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Subject: artificial languages FAQ

This article was archived around: Tue, 25 Jun 2002 00:19:49 -0400

All FAQs in Directory: language
All FAQs posted in: alt.language.artificial
Source: Usenet Version


Archive-name: language/artificial-languages-FAQ Last-modified: 2002.06.25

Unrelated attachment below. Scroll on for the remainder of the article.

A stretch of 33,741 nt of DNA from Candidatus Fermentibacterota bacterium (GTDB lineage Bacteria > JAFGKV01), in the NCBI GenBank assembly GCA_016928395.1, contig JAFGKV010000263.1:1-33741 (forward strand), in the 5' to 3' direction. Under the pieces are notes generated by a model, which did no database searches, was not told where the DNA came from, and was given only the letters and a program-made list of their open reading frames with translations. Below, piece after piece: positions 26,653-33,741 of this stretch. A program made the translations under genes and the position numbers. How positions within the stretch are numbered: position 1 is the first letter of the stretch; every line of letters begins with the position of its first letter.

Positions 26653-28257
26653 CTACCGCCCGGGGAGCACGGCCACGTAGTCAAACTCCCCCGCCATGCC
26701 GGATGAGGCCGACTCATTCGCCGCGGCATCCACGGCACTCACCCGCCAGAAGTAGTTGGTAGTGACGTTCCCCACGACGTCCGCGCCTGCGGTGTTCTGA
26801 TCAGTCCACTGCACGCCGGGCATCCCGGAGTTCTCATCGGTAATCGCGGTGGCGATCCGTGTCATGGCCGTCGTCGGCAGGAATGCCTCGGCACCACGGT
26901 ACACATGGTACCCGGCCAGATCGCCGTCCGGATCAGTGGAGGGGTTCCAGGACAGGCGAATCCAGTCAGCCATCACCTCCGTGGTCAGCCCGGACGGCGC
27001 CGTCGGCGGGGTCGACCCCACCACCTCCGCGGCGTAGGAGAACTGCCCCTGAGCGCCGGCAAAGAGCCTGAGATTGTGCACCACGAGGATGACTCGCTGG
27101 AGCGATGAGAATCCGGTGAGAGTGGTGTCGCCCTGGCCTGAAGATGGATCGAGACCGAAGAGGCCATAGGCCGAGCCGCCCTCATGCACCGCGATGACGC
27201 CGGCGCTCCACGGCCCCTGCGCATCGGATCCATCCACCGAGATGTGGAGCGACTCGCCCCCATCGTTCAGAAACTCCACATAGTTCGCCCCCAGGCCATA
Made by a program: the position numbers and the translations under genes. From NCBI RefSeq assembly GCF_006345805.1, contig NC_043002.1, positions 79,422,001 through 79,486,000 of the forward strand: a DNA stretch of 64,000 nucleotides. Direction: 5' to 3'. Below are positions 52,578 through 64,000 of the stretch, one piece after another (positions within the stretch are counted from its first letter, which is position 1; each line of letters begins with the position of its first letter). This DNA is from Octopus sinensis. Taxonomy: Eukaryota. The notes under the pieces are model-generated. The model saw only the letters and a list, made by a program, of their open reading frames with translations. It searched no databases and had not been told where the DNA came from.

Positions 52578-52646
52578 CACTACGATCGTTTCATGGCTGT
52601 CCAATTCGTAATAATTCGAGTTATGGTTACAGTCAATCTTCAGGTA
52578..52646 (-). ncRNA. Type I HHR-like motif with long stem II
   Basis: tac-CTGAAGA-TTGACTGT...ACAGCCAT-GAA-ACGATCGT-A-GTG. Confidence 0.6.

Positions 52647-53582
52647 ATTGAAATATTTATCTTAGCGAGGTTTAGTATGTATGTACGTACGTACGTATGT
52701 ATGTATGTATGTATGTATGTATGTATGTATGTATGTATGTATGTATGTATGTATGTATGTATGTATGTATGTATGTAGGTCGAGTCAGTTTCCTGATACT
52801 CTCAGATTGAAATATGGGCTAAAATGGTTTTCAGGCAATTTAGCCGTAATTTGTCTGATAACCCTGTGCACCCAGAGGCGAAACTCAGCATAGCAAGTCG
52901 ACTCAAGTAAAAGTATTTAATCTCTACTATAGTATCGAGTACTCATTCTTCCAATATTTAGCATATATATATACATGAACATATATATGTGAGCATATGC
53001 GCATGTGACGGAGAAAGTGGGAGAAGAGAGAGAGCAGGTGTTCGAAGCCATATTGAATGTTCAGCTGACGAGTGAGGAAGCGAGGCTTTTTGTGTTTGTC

contents: [0] what terminology is used to describe artificial languages? [1] how are artificial languages useful and interesting? [2] what resources are available for constructed language enthusiasts? [3] how does one design a language? ------------------------------ [0] what terminology is used to describe artificial languages? An artificial language is a language that has been deliberately designed by one person or a small group of people over a relatively short period of time. Synonyms for the term artificial language include planned language, constructed language, model language, and invented language. Artificial languages designed for specific purposes are also known by an array of other terms. Those used in works of fiction are called imaginary languages or fictional languages. Those designed to facilitate global communications are called universal languages, auxiliary languages (auxlangs), interlanguages or interlinguas, international languages, etc. The realm of artificial languages also includes logical languages, number languages, symbolic languages, and pasimologies (gesture languages). ------------------------------ [1] how are artificial languages useful and interesting? [1.1] linguistic research Linguists sometimes create small model languages to study the ways in which people learn languages. In this situation, a specially created language has the advantage that its characteristics can be carefully controlled. The model language is then taught to a group of people, and their ability or inability to learn it, or its effect on their brain activity or their perceptions of the world can be analyzed and conclusions drawn. [1.2] artificial intelligence Artificial languages are used in conjunction with computers. Examples are the "pivot languages" or "interlinguas" used in some methods of automated translation. Some of the knowledge representation schemes used in artificial intelligence research resemble the "philosophical languages" and the systems of "semantic primitives" that were once trendy in the auxiliary language milieu. When humans want to teach computers how to perform certain tasks, the instructions must be written in computer programming languages, which are also a type of artificial language. (Although some object that programming languages are not really *languages* because the recipients of the instructions are neither sentient nor sapient.) [1.3] international communication Many people believe that an artificial language could serve as a neutral, easy-to-learn auxiliary language for those who engage in international communication: tourists, businessmen, researchers, scientists, etc. International organizations such as the United Nations and the European Union could benefit greatly from the use of a politically neutral auxiliary language; representatives would be able to speak directly with one another, and the possibility of dangerous or costly misunderstandings arising from misleading translations would be reduced. The cost of providing translations would also be minimized. [1.4] works of fiction Novels and movies sometimes use invented languages as "props" to add flavor to an imaginary culture. In some cases, these fictitious languages become popular and take on a life of their own. Tolkien's "elvish" languages, the Klingon language from Star Trek, and the feminine language Laadan from Suzette Haden Elgin's novels are examples of this fascinating social phenomenon. [1.5] art for art's sake Some people view language design as an art form; they do it as a hobby, because it gives them pleasure, just as others derive pleasure from making quilts or building model railroads. Artificial languages created primarily in response to aesthetic impulses are called artlangs. [1.6] secret languages Individuals and groups will sometimes invent secret languages to keep information private from persons who have not been initiated. Pig Latin, used by some English-speaking children, is probably the most famous example, but it is little more than a re-arrangement of the phonemes in English words; other cultures have produced secret languages that are more effective at concealing information. Damin is an example. [1.7] psychiatry A psychiatrist can gain insights into a patient's mind by studying the patient's invented language(s) or by studying the ways in which a patient uses an artificial language to express himself. Dr. W. John Weilgart, inventor of the artificial language aUI, was a pioneer in this field. ------------------------------ [2] what resources are available for constructed language enthusiasts? [2.1] World Wide Web pages Assembling and maintaining an all-inclusive list would be difficult or impossible. The list-of-links pages mentioned below will get you started. They also mention a variety of relevant mailing lists and other resources. Spending some time with a good search engine can also unearth dozens or hundreds of constructed language projects. http://www.sys.uea.ac.uk/~jrk/conlang.html http://www.langmaker.com/ [2.2] Usenet newsgroups soc.culture.esperanto is the main newsgroup for discussion in/of Esperanto. alt.language.artificial is available for discussion in/of planned languages other than Esperanto. [2.3] mailing lists Mailing lists also exist to support users or developers of many constructed languages including Ido, Loglan, Lojban, Klingon, Tolkien's elvish languages, and many others. The oldest English-language mailing list devoted to a variety of artificial languages is conlang, founded in 1991 by John B Ross and others. Recent archives are here: http://listserv.brown.edu/archives/conlang.html And older archives are here: http://ri.xu.org/conlang/index.html [2.4] hardcopy From time to time periodicals have been devoted to artificial languages. International Language Review and Journal of Planned Languages covered a variety of language projects during their lifespans. (JPL is on hiatus now but might attempt a comeback someday.) Periodicals devoted to particular auxiliary language projects (e.g. Rund um die Welt and Cosmoglotta) sometimes covered other language proposals, or so I've been told -- they are not easy to find. A bibliography of relevant books is at http://www.invisiblelighthouse.com/langlab/bibliography.html ------------------------------ [3] how does one design a language? A language design includes many interacting elements such as phonemic inventory, phonotactics, choice of writing system, morphology, grammar and syntax, semantics, and the communicative needs of the culture that might use the language. And as Jeff Prothero observed, "To make any sort of optimality argument, or indeed any sort of rational engineering decision, one needs a fairly precise characterization of the problem to be solved." Before embarking on a voyage of language creation, newbies would be well advised to spend a few years studying general linguistics and examining the artificial languages for which detailed descriptions are available. Reading some descriptions of natural languages that are drastically different from your own native tongue should also be considered a prerequisite. Books about Navaho, Swahili, Chinese and other non-Indo-European languages are readily available from libraries and on-line bookstores. Some ideas about language creation are discussed in the web pages listed below. Ready to use vocabulary lists, software that randomly creates new words, and parsers to help you explore syntax design are also available throughout the web. www.srv.net/~ram/essays.html http://www.zompist.com/kit.html